The Mac I need

I use a MacBook Pro 15” (late 2013) as my personal computer, and for all of my writing. I was looking into upgrading this year, and found out that there’ nothing for me now in Apple’s lineup. 
The iMacs are nice, but they’re too expensive for me (our local reseller sells them at double their price in the US, which isn’t cheap to begin with), and there have been recurring reports of reliability problems with them.

The MacBook adorable is very thin, very light, but too weak and with too small a screen to be my one and only computer. This is the traveling businessman’s choice.

The MacBook Pro lineup is terrible. It’s too expensive, I don’t need or want a touchbar, and none of them have the ports that I need and use: an SD card and a USB 3.0 port. As it is I have to use a USB hub at home, which is terrible (and crashes my Mac’s Wi-Fi reception whenever it’s too close to the back of the laptop), clunky and inconvenient.

The MacBook Air would have been good enough, if Apple would have updated its ridiculous screen.


So after a bit of thought, it looks like I get to keep my money for another year or two, with the hopes that either Apple gets its act together when it comes to Macs, or I will be able to do all of my work on the iPad++ Pro 17” or something.

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The Mac I need

Backup, backup, backup

[Note: I use a Mac for all of my writing, so this post is geared towards Mac users. If you have a PC you need to find a replacement for Time Machine or SuperDuper  — Windows Backup does not work well and I haven’t found a good enough replacement — but otherwise the rest of my post is still relevant to you.]

It doesn’t matter what you are writing, whether it’s a paper, article, short story or novel, if you are typing into a computer, you need a backup system.

Start out by investing in an external hard drive, one that isn’t a portable 2.5’’ drive (those are less reliable over time), but a full sized drive from a reputable maker (Western Digital, Seagate, Toshiba, Tanscend, Lacie, etc). Buy the largest HD that you can afford (4-5 TB should have you covered), and make sure that it connects to your computer via USB 3.0.

Then setup Time Machine and/or SuperDuper (if you are on a Mac) to backup your entire hard drive regularly. I scheduled Time Machine to backup my HD once an hour to my external Lacie drive. Over the years I have had a chance to restore my entire computer from it when my cat decided to take a walk all over my keyboard, causing a kernel panic and somehow corrupting my filesystem. This is the backup that you will use when you accidentally spill juice over your laptop, or have a HD crash, etc.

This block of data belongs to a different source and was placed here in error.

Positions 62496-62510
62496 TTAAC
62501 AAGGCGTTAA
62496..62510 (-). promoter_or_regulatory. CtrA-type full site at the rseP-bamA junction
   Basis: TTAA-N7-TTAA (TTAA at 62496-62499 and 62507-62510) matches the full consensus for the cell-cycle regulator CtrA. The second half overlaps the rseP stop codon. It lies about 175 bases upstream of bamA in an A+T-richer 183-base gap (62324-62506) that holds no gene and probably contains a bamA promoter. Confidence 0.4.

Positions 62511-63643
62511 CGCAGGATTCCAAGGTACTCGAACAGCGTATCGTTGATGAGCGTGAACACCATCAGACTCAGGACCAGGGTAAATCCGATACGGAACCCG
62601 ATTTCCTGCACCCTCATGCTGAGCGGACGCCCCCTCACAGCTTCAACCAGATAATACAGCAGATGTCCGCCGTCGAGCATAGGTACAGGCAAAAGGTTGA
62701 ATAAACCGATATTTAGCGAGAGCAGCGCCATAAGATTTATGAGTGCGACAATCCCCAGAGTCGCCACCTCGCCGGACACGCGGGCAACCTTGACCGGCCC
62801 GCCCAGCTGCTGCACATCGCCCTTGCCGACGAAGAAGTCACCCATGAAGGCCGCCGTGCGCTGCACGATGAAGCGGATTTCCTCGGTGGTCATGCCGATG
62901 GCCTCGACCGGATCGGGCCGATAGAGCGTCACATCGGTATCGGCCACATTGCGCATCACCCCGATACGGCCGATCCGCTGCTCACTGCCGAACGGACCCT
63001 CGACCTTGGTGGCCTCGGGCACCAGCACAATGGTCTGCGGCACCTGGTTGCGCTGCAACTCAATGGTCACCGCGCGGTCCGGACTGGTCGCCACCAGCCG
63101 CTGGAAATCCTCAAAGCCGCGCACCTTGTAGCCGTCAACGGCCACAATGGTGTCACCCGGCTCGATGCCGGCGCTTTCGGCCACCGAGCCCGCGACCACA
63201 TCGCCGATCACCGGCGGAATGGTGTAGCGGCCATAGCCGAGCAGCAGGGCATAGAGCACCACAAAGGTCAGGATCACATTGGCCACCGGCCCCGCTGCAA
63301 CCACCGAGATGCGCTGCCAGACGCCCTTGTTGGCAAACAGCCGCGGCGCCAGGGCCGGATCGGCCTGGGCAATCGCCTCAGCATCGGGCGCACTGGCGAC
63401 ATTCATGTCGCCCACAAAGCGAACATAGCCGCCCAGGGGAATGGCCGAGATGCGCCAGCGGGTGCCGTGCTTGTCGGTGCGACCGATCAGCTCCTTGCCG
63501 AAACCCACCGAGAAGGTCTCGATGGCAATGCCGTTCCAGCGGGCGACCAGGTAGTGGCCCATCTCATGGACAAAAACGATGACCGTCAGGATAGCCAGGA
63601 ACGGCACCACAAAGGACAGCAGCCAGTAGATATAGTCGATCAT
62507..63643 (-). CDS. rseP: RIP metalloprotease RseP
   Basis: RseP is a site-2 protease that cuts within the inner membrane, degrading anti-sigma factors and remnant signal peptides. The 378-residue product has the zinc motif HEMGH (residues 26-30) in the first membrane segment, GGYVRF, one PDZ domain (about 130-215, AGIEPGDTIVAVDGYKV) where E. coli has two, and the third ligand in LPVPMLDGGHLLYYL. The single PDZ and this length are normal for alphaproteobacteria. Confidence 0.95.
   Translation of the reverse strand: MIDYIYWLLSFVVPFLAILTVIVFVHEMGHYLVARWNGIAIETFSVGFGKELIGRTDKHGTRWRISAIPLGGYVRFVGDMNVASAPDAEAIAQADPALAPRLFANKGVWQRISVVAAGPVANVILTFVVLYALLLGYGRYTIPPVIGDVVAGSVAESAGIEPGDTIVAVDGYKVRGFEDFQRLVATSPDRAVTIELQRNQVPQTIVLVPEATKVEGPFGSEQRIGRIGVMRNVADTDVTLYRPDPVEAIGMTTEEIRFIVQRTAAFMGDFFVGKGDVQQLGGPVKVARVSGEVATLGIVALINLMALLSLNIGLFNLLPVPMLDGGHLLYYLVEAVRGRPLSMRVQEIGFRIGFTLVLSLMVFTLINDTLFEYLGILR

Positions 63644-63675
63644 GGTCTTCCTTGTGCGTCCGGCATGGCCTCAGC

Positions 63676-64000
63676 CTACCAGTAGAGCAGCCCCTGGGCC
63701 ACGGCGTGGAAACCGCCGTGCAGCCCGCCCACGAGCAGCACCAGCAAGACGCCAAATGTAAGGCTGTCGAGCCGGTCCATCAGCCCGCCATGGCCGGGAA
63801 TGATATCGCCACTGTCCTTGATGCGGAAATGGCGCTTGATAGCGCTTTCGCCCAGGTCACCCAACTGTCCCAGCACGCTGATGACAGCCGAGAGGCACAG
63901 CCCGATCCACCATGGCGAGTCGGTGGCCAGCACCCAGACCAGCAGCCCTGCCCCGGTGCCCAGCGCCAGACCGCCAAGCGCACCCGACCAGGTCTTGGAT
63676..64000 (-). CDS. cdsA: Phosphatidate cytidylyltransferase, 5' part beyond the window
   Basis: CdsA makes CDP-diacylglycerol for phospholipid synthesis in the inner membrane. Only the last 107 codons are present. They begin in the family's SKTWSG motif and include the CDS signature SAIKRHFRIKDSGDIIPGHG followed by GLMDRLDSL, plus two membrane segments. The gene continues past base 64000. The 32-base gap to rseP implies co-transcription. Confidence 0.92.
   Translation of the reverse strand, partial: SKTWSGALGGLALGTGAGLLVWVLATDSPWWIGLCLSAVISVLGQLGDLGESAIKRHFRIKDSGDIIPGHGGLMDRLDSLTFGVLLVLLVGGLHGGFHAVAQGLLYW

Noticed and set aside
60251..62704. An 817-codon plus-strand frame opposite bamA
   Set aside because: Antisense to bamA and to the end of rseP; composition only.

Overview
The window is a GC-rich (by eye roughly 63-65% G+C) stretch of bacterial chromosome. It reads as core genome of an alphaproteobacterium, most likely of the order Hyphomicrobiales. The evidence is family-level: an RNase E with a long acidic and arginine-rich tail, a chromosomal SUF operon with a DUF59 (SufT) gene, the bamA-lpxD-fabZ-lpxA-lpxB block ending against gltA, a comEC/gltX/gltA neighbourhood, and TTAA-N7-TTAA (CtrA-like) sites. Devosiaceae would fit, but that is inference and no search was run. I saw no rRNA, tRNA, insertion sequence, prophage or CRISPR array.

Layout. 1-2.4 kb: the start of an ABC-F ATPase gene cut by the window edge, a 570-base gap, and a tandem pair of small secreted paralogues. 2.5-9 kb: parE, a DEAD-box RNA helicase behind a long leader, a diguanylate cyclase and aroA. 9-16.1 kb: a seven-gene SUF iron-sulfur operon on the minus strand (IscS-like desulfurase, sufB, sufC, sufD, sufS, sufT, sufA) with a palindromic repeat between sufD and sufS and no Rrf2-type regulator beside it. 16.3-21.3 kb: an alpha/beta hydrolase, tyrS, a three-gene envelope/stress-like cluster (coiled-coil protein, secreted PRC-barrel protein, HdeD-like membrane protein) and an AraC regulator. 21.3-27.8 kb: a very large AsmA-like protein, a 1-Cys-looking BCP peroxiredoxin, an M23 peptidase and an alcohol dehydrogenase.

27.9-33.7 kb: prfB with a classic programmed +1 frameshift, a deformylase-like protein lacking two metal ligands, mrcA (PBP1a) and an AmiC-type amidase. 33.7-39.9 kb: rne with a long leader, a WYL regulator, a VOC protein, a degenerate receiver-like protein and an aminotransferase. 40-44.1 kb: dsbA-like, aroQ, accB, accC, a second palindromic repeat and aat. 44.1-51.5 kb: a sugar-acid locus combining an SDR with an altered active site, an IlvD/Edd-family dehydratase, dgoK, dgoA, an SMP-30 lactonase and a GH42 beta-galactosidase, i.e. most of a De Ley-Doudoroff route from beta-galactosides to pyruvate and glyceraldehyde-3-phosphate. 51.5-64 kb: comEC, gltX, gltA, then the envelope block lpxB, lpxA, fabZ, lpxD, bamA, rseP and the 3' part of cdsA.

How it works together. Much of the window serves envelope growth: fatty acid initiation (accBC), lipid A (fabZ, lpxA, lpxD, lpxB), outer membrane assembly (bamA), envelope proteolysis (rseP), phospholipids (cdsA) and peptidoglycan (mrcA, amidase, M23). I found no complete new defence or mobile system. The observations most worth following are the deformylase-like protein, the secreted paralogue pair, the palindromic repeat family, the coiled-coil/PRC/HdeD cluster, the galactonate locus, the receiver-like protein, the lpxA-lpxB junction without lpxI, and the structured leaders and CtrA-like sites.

A local backup of your entire computer is great, but it isn’t very useful if your house burned down, if you had a power surge, an earthquake, tornado, etc. That’s what online backup is for, and for this I use Backblaze. For $5 a month you get unlimited, unthrottled online storage, and a nifty and very simple to use piece of software that flushes all of your files to the Backblaze severs. This is not a bootable backup, but a backup of all of your data. It’s for the I-lost-my-house-and-everything-in-it kind of scenario, where you have to buy a new replacement computer, but still want all the data that you had on your old computer. As an added bonus, you can access your Backblaze files from anywhere, so if you just want to checkout a file or two, or flush your photo library between computers, Backblaze can help you with that too.

Dropbox is not a replacement for Backblaze, because it’s not geared towards online backup (not in pricing nor in its interface and options), but it is a good file sharing and syncing service. Use Dropbox coupled with Scrivener’s “Backup” and “Backup to…” to create up to date backups of your current project that you can access and update from anywhere.

Finally, remember — if your backup system relies on you to remember to back something up, the it’s not a backup system. 

Backup, backup, backup